How Ronald Reagan Tried To Calm A 1983 Hostage Situation At Augusta National Golf Club

Charlie "Smiley" Harris slammed his jacked-up 1974 Dodge truck into the locked gate at the Augusta National Golf Club, the home of the Masters Tournament, ripping away 20 feet of fence in the process. He pulled up to the pro shop and got out, a .38 caliber pistol in his hand. He went inside and pointed the gun between the eyes of President Ronald Reagan's personal aide, Lanny Wiles, and took him and six others hostage. "This is no joke," Harris yelled, squeezing off a shot into the floor, according to The Atlanta Journal-Constitution. "Somebody could get killed."

It was just after 2 p.m. on October 22, 1983, and President Ronald Reagan, Harris knew, was at that moment playing golf. While the president wasn't a big golfer, he was there on a two-day trip with Secretary of State George Schultz, who was a member; Donald Regan, the secretary of the Treasury; and Nicholas F. Baker, a retired senator. They were playing the 16th hole when Harris took his hostages.

Eye to eye 

Charlie Harris, jokingly known as "Smiley" because he never smiled, knew the Augusta course. When the 45-year-old was younger, he worked at a concession stand during the Masters Tournament, the famed golf event held every April. Things hadn't been going well for Harris of late. His beloved father, a retired Augusta police detective, had died in May after a long illness, and then Harris lost the job he'd had for 20 years at a paper mill after being accused of coming to work under the influence of alcohol.

Then, on the morning of October 22, 1983, while having his first drink of the day, he saw on the news that U.S. Steel planned to lay off thousands of employees due to foreign competition, and something inside of Harris snapped. After his second drink, he headed for the golf course. A friend of his had mentioned President Ronald Reagan was there that day, and Harris wanted to discuss with Reagan the plight of the unemployed "eye to eye," per the Associated Press. "I just wanted to talk to him," Harris told Golf Digest. "I was protesting our government giving our jobs to foreign people."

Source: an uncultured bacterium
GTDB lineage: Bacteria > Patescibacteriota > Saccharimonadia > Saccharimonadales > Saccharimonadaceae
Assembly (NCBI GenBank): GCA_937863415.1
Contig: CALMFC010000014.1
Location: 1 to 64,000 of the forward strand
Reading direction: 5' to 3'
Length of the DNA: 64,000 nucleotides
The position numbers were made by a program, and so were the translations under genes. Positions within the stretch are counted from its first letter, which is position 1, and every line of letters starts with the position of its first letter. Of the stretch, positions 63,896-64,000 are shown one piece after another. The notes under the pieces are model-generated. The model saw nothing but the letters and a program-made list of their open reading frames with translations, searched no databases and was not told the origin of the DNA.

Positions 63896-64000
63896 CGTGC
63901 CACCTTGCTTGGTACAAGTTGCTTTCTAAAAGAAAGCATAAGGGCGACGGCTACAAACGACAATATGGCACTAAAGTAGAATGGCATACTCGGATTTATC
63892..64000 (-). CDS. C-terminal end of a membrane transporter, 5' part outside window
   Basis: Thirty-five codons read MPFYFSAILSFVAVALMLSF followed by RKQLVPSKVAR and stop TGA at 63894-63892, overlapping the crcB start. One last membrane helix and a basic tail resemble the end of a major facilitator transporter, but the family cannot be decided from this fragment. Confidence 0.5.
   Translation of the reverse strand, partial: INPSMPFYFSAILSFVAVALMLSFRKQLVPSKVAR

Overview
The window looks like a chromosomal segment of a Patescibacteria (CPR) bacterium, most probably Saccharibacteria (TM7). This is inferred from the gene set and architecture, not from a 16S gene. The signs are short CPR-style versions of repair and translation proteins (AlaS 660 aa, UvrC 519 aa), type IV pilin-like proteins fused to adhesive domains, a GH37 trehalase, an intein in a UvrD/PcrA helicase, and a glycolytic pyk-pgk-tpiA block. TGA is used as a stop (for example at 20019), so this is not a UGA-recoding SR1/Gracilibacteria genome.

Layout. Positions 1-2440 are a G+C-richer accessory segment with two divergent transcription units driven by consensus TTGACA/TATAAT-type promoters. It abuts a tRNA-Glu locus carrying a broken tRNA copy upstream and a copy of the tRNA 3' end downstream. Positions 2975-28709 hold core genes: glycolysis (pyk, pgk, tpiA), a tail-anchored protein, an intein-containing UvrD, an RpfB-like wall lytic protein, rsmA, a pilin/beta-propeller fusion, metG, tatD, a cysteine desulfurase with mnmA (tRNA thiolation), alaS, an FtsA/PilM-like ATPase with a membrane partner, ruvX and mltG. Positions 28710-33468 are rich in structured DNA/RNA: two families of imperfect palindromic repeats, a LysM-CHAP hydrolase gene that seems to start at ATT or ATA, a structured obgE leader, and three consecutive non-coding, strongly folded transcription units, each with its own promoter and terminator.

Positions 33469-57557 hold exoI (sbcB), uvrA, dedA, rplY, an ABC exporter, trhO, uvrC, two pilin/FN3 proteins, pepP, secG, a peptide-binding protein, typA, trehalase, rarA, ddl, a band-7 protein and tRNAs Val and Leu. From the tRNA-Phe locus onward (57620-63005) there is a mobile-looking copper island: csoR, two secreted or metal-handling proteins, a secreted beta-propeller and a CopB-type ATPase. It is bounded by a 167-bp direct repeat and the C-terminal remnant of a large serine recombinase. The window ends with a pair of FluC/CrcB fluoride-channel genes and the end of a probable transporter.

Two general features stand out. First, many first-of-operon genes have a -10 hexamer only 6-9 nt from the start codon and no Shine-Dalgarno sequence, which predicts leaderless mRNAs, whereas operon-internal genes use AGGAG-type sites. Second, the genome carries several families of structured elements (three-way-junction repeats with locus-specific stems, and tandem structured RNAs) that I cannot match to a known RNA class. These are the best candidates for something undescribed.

Phone calls and whiskey 

Inside the pro shop, Charlie Harris held seven hostages. "I've lost my job, and I've lost my family, and my daddy's gone, and I want to talk to the president," he told them, per Golf Digest. Another Reagan staffer, David Fischer, told Harris he could arrange a meeting with the president, and Harris let him leave to set it up. As the day progressed, Harris released several of his captives. Two others escaped on their own.

During the standoff, the president, who had barely escaped an assassination attempt with his life two years earlier, called the pro shop from a mobile phone, which was still a novel device at the time. "This is the president of the United States," he said (via The Washington Post). "This is Ronald Reagan. I understand you want to talk to me." The reception was so bad Harris thought he was listening to a recording and ripped the phone out of the wall. Lanny Wiles eventually convinced Harris to let him go look for a bottle of whiskey and he, too, escaped. Harris, left with no hostages, gave himself up a little more than two hours after he'd arrived at the golf club. He pleaded guilty to federal charges that included kidnapping and false imprisonment, and he served a little less than four years of a 10-year sentence. Harris died in 2007.

If you or anyone you know needs help with addiction issues, help is available. Visit the Substance Abuse and Mental Health Services Administration website or contact SAMHSA's National Helpline at 1-800-662-HELP (4357).